In the highly unlikely event that my father precedes me into the grave, I will have to come up with another way to describe him besides “the late Kevin Baruth”. The old man’s never been late for something in his life. Nor has he even been a terribly, shall we say, easy-going fellow. One of the medals he received in Vietnam was, if I recall correctly, for single-handedly halting the retreat of a disorganized Marine unit after the death of said unit’s commander and forcing them to turn around and advance towards the enemy. I have no trouble imagining how this might have happened; I’d rather shoot it out with a company of NVA regulars than contradict my father.
I mention all of the above for a reason. When I tell my friends that I learned how to drive in a black 1984 BMW 733i, they say, “That’s pretty cool.” When I explain further that it was the relatively rare manual-transmission variant, they say, “That’s even cooler.” It’s difficult to make them understand that it’s tough to learn how to drive in a stick-shift car, tougher to do it in a $36,000 ($77K in today’s money) BMW, and worse yet to do it with someone sitting next to you who might, just possibly, rip your head off at any moment.
How shall we describe the “E23” 733i? One way to describe it would be like so: in terms of size, weight, power, and transmission choice, it’s about the same as a 2011 Honda Accord EX four-cylinder. Here’s another: like every full-sized BMW since from the “New Six” to the modern 750Li, it was an alternative but inferior choice to the S-Class Mercedes, at a considerably reduced price: $36,000 compared to the $51,200 MSRP of the 1984 500SEL. That was back in the days when you paid more, and received more, for the three-pointed star. W126 Benzos are perfectly capable of traveling a million miles or more in their service lives. By contrast, most E23 Bimmers were sag-assed buy-here-pay-here fodder by the time they clocked 75k. They were disposable garbage and that’s one of the few traditions BMW continues to respect with the 7 Series until this very day.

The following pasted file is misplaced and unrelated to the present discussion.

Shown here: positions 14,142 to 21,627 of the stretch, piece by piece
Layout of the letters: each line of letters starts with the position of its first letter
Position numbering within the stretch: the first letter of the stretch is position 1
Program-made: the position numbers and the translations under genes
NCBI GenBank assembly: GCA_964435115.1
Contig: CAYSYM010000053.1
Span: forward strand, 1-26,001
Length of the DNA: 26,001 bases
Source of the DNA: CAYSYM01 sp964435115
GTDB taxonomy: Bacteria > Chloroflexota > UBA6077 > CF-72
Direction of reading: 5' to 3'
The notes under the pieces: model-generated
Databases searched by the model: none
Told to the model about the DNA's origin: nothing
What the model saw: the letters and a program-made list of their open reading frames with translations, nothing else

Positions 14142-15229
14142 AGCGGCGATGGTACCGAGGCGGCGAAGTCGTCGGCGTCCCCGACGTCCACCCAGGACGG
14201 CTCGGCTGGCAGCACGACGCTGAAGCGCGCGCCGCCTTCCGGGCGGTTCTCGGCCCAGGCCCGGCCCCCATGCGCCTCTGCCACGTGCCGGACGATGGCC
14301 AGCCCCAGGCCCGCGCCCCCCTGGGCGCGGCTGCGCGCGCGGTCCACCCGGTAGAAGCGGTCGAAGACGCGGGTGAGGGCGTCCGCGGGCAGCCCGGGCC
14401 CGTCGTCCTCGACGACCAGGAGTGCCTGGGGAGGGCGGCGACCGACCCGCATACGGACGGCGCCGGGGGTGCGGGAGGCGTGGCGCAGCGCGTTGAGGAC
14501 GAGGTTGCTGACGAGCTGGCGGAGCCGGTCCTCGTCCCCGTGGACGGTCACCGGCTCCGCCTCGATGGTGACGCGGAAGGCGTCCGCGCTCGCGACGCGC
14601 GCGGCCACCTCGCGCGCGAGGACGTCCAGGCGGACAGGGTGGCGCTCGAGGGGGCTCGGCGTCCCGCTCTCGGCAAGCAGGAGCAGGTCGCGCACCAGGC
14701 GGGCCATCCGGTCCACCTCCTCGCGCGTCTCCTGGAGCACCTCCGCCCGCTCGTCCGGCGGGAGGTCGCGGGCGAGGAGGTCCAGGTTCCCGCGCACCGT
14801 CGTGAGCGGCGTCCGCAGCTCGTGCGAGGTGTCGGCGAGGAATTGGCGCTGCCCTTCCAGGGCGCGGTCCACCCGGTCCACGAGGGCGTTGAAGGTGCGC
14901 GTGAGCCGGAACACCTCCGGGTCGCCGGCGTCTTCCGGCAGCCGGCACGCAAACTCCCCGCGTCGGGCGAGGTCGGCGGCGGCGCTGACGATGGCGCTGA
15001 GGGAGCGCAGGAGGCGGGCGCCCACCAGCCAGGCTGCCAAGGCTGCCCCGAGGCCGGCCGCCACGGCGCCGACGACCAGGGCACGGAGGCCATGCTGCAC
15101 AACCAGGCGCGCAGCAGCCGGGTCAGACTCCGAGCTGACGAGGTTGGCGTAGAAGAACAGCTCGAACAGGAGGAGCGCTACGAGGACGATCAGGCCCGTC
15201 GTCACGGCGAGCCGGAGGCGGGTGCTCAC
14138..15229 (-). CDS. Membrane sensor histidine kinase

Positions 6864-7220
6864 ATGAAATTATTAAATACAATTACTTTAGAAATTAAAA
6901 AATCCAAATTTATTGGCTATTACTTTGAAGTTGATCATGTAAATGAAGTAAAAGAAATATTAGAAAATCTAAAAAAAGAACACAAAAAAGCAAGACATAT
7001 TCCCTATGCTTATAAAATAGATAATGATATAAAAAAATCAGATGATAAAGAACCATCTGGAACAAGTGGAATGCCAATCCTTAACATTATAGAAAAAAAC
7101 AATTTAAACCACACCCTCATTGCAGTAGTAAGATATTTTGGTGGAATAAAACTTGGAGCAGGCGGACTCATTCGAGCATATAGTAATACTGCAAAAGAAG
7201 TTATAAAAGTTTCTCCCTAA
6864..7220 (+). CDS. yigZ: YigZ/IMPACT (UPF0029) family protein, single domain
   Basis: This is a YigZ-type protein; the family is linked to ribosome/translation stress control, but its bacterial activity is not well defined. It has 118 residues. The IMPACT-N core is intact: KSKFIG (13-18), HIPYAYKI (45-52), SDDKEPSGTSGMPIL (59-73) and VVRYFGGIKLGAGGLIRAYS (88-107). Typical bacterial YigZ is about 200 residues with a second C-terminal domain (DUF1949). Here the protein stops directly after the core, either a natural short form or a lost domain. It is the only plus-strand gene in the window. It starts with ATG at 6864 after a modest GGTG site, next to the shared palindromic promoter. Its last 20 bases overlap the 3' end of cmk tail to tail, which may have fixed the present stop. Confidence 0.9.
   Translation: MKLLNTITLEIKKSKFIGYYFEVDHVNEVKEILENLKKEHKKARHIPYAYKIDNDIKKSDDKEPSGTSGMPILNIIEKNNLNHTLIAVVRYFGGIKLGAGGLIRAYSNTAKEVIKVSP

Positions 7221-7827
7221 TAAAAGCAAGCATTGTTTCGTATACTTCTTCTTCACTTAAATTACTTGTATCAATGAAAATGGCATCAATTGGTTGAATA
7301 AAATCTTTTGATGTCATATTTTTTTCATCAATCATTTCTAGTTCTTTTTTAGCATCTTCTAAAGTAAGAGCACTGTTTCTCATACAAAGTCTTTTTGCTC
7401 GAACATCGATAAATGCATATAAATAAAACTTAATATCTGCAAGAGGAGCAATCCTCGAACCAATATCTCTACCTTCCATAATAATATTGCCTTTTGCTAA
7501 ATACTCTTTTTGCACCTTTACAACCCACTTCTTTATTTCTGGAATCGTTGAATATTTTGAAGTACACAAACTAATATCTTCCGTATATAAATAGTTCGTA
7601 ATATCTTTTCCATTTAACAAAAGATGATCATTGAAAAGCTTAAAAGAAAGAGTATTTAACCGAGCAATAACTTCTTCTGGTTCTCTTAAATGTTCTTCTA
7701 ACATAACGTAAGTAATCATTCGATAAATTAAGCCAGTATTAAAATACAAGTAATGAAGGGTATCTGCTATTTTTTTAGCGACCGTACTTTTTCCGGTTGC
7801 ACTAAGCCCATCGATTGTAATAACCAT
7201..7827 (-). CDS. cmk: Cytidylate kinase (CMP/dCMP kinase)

Not that it wasn’t a joy to drive, particularly once I figured out how to operate a clutch and roll it up to highway speeds. Back in 1987, the year I turned sixteen, the average car on the street was a four-cylinder Chevrolet Celebrity, Plymouth Reliant, or Nissan Stanza. Compared to them, the 181-horsepower BMW was a rocketship with a burnished leather interior and fascinating red-lit gauges. The shifter was long-throw but it was effortless to negotiate, the brakes were powerful without being grabby, and the engine simply radiated competence and character. Derek Kriendler’s notes about the acceleration of affluence apply here as well; in 1987 a “Siebener” BMW was still a relatively rare and prestigious sight. As a teenager I felt like Someone driving it.